King-Shaka learners together with the school principal and computing teacher.

The students had ample opportunity to experience for themselves that not only is science useful but it can be fun too! The discovery mobile bus from the UniZul Science Centre was brought onsite to the school especially for the day and learners poured in in droves to experiment with the hands on exhibits. Mr Mdumiseni Nxumalo from the UniZul Science Centre gave a hugely entertaining presentation, reminding us all of the importance of surface tension where upside down glasses full of water are concerned!

Queuing up to jump onboard the MTN Discovery bus.
Learners couldn't wait to get their hands on the experiments inside the bus!

SALT/SAAO staff also brought along a portable telescope for the students to use to view the Sun using a special mica filter (NEVER look directly at the Sun with the naked eye). Unfortunately the weather did not co-operate on the cloudy day and learners instead got to try their hands at some unconventional bird-watching! Peering through the telescope they were able to view up close a bird preening itself at the very top of a communications pole some 30 m high. Nicola and other SALT board members then had to think hard about all their telescope optics knowledge to explain to the learners why the bird they saw was viewed  upside down through the telescope!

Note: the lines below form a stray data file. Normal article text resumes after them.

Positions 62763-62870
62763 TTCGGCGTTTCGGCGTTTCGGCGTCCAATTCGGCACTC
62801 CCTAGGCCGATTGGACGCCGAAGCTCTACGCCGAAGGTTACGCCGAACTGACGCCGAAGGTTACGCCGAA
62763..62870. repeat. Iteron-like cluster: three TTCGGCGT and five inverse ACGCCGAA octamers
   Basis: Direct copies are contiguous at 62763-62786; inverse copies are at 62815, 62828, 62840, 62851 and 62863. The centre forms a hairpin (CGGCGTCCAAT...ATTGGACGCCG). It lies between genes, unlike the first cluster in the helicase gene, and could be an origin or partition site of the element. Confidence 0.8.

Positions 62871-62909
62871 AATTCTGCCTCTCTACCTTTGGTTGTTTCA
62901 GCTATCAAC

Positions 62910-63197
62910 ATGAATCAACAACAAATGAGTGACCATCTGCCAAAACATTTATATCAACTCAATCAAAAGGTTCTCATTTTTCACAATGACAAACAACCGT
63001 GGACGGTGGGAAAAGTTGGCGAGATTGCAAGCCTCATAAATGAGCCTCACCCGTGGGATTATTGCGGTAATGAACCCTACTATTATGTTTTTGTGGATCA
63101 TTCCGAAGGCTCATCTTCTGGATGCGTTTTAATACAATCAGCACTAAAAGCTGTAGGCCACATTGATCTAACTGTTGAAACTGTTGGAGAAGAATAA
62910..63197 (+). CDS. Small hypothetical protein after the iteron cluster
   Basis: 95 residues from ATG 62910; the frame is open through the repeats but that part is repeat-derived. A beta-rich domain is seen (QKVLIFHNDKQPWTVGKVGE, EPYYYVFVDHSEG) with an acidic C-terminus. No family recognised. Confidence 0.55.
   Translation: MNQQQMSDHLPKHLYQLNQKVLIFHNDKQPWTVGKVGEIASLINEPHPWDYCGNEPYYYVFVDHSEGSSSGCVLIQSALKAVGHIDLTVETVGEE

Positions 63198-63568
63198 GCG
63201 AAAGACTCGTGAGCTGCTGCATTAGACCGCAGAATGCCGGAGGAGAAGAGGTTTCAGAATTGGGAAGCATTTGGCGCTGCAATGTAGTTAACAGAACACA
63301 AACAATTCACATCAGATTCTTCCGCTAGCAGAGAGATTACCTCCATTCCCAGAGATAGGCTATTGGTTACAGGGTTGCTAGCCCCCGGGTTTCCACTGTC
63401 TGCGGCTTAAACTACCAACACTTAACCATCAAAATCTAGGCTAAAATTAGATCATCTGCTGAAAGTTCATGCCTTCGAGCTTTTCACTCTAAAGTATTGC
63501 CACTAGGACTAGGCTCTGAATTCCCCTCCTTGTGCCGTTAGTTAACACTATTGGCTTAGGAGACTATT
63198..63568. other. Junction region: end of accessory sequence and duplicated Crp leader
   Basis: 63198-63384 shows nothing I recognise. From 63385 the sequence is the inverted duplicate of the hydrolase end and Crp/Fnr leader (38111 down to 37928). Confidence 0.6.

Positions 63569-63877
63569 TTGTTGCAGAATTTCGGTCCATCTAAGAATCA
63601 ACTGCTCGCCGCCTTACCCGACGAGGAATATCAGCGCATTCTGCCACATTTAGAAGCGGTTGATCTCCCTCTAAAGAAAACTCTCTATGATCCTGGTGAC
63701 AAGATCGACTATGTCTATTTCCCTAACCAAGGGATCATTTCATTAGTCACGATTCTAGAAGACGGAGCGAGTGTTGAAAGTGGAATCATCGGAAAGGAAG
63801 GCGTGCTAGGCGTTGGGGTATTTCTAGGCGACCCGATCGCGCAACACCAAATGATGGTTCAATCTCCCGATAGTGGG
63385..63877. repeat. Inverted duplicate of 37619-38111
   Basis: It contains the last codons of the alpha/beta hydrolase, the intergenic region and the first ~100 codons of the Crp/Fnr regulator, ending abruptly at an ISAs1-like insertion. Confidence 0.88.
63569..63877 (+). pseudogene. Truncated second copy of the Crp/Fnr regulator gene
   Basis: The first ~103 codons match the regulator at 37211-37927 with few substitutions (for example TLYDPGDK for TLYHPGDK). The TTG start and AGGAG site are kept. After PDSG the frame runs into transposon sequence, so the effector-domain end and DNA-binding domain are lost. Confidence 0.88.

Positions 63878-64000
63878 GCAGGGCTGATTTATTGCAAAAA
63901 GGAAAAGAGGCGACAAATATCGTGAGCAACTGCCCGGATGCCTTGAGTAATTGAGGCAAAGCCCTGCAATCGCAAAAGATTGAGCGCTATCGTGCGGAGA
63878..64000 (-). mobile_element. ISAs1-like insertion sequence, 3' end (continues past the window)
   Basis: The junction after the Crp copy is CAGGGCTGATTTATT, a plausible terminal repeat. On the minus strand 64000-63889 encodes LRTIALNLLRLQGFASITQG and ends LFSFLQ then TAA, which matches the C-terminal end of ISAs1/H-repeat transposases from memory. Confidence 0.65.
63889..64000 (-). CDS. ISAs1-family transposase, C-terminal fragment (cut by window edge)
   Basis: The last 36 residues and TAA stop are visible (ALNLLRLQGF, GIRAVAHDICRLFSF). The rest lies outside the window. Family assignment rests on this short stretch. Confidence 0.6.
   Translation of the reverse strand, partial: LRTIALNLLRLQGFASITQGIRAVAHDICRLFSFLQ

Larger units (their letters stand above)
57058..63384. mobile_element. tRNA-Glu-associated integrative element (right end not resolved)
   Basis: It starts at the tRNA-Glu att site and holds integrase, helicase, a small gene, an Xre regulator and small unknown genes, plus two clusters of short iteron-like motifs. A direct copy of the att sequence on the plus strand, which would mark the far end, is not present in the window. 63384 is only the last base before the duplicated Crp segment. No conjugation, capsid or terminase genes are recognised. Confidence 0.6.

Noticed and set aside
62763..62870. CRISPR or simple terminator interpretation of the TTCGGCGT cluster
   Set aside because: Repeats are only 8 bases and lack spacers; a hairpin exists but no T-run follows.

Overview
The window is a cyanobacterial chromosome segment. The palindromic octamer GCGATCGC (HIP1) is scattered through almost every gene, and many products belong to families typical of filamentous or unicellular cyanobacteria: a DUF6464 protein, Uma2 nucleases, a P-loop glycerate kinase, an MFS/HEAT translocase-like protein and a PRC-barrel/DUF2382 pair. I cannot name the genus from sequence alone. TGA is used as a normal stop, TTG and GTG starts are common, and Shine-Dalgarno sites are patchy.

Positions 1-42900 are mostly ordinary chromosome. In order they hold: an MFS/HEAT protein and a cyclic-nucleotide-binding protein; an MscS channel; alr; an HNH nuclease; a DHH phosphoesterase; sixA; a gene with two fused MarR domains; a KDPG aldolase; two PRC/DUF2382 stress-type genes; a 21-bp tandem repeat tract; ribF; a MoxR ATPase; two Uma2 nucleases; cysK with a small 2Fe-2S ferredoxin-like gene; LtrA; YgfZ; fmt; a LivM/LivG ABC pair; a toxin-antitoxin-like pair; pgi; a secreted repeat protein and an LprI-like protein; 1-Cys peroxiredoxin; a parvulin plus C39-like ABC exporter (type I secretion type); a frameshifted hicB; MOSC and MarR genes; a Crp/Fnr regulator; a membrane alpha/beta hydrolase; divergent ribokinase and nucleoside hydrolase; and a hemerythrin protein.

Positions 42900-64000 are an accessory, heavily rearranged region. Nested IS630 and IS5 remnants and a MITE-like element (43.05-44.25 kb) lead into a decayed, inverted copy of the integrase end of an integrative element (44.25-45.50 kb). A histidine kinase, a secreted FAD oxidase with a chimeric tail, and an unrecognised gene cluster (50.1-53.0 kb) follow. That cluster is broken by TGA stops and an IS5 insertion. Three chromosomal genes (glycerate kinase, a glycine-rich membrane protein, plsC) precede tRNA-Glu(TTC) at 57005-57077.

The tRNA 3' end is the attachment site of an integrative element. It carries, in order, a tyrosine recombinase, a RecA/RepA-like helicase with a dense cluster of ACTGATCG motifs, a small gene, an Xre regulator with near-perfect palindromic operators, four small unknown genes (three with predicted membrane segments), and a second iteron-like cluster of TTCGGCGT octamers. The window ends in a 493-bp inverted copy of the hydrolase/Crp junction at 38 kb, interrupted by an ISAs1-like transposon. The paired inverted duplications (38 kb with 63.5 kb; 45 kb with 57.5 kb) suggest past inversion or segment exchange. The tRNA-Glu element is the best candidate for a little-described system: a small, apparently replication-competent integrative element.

The SALT board and SAAO were pleased to leave the telescope with King-Shaka school on loan to be used in local schools. Kevin Govender returned to the school on the 26th October to demonstrate how to use the telescope and we hope it will prove useful as a teaching aid in science classes and will be utilised for the inaugural project of the King-Shaka's science club. 

Learners trying out the Dobsonian Telescope lent to the school from the SAAO.
Lining up the finderscope.
Dr Mike Shara from the American Museum of Natural History addressing the audience at the Old Mutual Gateway Science Centre.

A special evening event was also held at the Old Mutual Science Centre at the Gateway centre in Umhlanga. Members of the general public were invited to a visually stunning and captivating talk describing the unsolved mysteries of the cosmos which was presented by Dr Mike Shara from the American Museum of Natural History in New York. Younger members of the audience (and young at heart adults!) also enjoyed scrambling into the indoor inflatable planetarium show. Here the public were treated to a riveting virtual tour of the night sky together with an introduction to indigenous starlore by Mdumiseni Nxumalo from the UniZul Science Centre.
 
The SALT partnership would like to thank the principal at King-Shaka High School, Mr J. B. Mncube, together with school staff and sponsors for all their hard work both on the day and in preparation for the event. We would like to thank the learners for their warm hospitality, and all those who contributed to this highly enjoyable and productive day. We look forward to a long lasting link with King-Shaka school and look forward to lending our support to astronomy and science education within the region. Finally we would like to thank King-Shaka School for the beautiful clay vase gifts given to the SALT partnership.